Arthur and Irene left the premises at some point, and George, Betty and Mr Smith remained. At about 12:15am, George left the pub to take the dog for a walk, as was his habit, and bid goodbye to Mr Smith. Betty remained indoors. Reports differ slightly over the time that elapsed, but 20 to 45 minutes after George had left, Betty was disturbed by a noise. It was Blackie, barking outside in Avenue B. Betty opened the side door and found George lying bloody on the pavement outside, barely alive. His keys were beside him. Some slates which later proved to be from a low part of the building’s roof were smashed on the ground near him. George had been ferociously attacked; stabbed 14 times in his face, neck, head and back, with one wound three and a half inches deep. The notion that he may have been mugged was rejected when a wallet containing cash was found upon his person. George passed away before the ambulance arrived.
Two incidents that may be related to the stabbing were reported that evening to police. A security driver said that around 12:50am he had nearly run over a man in Longden Street, about 125 metres from the Fox & Grapes. The man had been running and apparently carrying a chisel in one hand. He wore a light-coloured raincoat and a ‘Robin Hood’-style hat. In the 1950s, certain types of fedora were referred to as Robin Hood hats, and so it’s likely this was still the case in the early 1960s.
The second incident was a couple in a small, black car stopping at the Fox and Grapes around the time of the stabbing and asking for directions to West Bridgford. Who they asked for directions isn’t clear from the newspaper report. The couple came forward the following day, but were unable to provide any information related to the stabbing.
Nine days later the murder weapon was found. Two young boys playing at Polser Brook, near Holme Pierrepont, discovered a sheathed knife which they handed in to police. Bloodstains on the blade tallied with George Wilson’s blood group, and in the sheath fibres were found which matched the clothing George was wearing during the attack.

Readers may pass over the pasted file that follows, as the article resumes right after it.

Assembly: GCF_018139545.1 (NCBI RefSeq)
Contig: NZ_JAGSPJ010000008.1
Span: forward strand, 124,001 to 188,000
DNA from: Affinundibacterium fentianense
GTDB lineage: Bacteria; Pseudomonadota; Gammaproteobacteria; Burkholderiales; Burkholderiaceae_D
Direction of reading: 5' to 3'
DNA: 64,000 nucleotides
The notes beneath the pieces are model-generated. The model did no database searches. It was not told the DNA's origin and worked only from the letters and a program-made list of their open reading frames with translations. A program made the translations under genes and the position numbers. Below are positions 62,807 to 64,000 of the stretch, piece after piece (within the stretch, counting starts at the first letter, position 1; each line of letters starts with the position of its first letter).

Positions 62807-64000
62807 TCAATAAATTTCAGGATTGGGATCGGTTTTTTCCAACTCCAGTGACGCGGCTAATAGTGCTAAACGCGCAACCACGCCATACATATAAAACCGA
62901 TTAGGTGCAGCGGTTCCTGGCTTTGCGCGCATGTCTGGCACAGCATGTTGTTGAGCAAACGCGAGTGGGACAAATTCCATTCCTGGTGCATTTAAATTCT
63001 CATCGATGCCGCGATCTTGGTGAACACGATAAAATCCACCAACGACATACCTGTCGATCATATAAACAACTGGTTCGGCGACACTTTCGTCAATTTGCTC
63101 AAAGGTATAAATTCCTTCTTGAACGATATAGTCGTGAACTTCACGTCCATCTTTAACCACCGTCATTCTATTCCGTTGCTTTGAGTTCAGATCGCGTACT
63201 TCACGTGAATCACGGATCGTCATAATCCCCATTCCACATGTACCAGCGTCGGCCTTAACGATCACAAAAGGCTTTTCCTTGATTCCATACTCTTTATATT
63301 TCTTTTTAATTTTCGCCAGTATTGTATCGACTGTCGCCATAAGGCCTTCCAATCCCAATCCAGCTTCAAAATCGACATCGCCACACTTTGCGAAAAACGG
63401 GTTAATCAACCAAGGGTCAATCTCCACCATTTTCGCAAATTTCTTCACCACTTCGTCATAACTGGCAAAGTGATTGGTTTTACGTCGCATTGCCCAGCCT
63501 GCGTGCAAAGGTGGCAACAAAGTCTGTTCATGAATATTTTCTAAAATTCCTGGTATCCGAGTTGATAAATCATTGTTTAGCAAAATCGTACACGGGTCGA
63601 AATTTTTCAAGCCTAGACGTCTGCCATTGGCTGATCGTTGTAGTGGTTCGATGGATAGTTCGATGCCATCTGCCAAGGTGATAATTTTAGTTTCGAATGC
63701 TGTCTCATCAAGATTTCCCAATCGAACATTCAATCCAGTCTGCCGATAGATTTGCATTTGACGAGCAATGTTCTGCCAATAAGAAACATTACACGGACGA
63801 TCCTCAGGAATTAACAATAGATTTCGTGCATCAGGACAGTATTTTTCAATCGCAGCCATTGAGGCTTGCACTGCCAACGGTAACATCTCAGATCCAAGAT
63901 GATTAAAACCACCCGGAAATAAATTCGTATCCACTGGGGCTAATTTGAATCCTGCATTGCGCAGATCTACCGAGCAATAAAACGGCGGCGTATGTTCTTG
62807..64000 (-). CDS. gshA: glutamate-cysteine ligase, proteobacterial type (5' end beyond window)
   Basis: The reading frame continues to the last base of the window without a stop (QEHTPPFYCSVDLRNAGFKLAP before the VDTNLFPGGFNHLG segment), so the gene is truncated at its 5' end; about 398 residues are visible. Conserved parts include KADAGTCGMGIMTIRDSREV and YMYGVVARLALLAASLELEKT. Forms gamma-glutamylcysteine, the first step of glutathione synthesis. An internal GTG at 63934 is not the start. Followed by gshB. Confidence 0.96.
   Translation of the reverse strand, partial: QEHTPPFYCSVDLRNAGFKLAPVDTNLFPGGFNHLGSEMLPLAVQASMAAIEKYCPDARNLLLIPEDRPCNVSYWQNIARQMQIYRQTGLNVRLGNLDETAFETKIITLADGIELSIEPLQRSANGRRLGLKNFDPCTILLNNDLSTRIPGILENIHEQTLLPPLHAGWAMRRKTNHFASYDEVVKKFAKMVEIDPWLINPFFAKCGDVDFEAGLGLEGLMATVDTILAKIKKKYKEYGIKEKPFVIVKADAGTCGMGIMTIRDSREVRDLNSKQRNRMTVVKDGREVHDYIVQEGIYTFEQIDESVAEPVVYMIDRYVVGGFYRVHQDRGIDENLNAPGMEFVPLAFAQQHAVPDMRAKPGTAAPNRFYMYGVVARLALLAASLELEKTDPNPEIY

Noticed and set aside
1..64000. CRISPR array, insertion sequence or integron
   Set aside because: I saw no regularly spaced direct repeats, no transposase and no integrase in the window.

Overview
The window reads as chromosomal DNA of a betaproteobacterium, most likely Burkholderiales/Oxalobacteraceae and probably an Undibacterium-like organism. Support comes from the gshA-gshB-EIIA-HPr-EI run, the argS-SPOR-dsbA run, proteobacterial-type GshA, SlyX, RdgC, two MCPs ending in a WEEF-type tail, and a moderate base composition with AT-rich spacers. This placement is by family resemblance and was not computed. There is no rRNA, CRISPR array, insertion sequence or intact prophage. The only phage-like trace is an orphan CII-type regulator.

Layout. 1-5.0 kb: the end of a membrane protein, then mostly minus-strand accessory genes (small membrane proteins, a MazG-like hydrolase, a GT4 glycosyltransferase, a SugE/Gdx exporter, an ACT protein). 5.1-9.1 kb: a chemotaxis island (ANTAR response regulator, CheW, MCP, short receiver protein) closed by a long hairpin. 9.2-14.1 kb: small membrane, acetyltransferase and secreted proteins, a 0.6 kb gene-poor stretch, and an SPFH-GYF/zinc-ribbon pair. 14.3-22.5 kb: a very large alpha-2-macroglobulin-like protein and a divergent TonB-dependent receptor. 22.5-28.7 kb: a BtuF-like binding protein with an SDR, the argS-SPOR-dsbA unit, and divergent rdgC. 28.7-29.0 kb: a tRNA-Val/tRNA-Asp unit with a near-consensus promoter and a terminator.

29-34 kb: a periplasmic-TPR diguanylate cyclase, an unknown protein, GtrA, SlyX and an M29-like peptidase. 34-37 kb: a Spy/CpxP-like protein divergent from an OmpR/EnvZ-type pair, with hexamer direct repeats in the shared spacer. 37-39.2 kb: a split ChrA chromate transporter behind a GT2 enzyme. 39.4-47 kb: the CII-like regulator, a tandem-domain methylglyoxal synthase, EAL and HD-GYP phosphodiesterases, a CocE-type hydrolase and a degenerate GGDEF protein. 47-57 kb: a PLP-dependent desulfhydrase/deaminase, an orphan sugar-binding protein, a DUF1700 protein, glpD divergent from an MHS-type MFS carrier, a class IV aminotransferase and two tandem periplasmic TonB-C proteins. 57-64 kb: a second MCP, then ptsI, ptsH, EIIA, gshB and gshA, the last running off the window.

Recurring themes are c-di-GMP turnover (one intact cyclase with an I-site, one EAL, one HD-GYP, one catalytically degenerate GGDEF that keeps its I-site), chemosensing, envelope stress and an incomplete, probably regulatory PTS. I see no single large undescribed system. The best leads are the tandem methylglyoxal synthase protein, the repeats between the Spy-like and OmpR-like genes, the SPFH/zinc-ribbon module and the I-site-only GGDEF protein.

The significant investigation continued over the following months, with three hundred possible suspects having their movements checked, and thousands of people being interviewed. Images of the knife and appeals for information were put on posters around the city and on Co-op dairy vans. There was a confession from a Radford man imprisoned in Dartmoor which proved false when — despite many details being accurate — the confessor couldn’t identify George or the murder weapon when presented with a choice of images.
George’s family moved away after his murder. Some time later, Betty received an anonymous message stating that she should travel alone to Derby bus station with £100 one night to learn the reason for her husband’s savage death. She didn’t attend. Betty passed away in 1997. In 2013, police appealed anew for information in a bid to get the case finally closed. Newspapers and broadcasters featured reiterations of the stabbing 50 years earlier, and emphasised that — due to the likely age of the murderer and anyone else involved — this was probably the last chance to discover the truth. Despite police stating they were encouraged by the response, the case remains unsolved to this day.
You can watch a contemporary TV news report (now owned by ITV News) on Vimeo by clicking here.
In the next blog post I’ll postulate some theories and raise some possibilities concerning the stabbing. George’s murder is an open case and if you have information handed-down by friends or relatives you should contact Notts Police. If you have ever heard any theories or recollections concerning the Pretty Windows murder, feel free to post them below. This is a public site and George’s relatives may chance upon the article one day, so I’d urge anyone posting to be mindful of this please.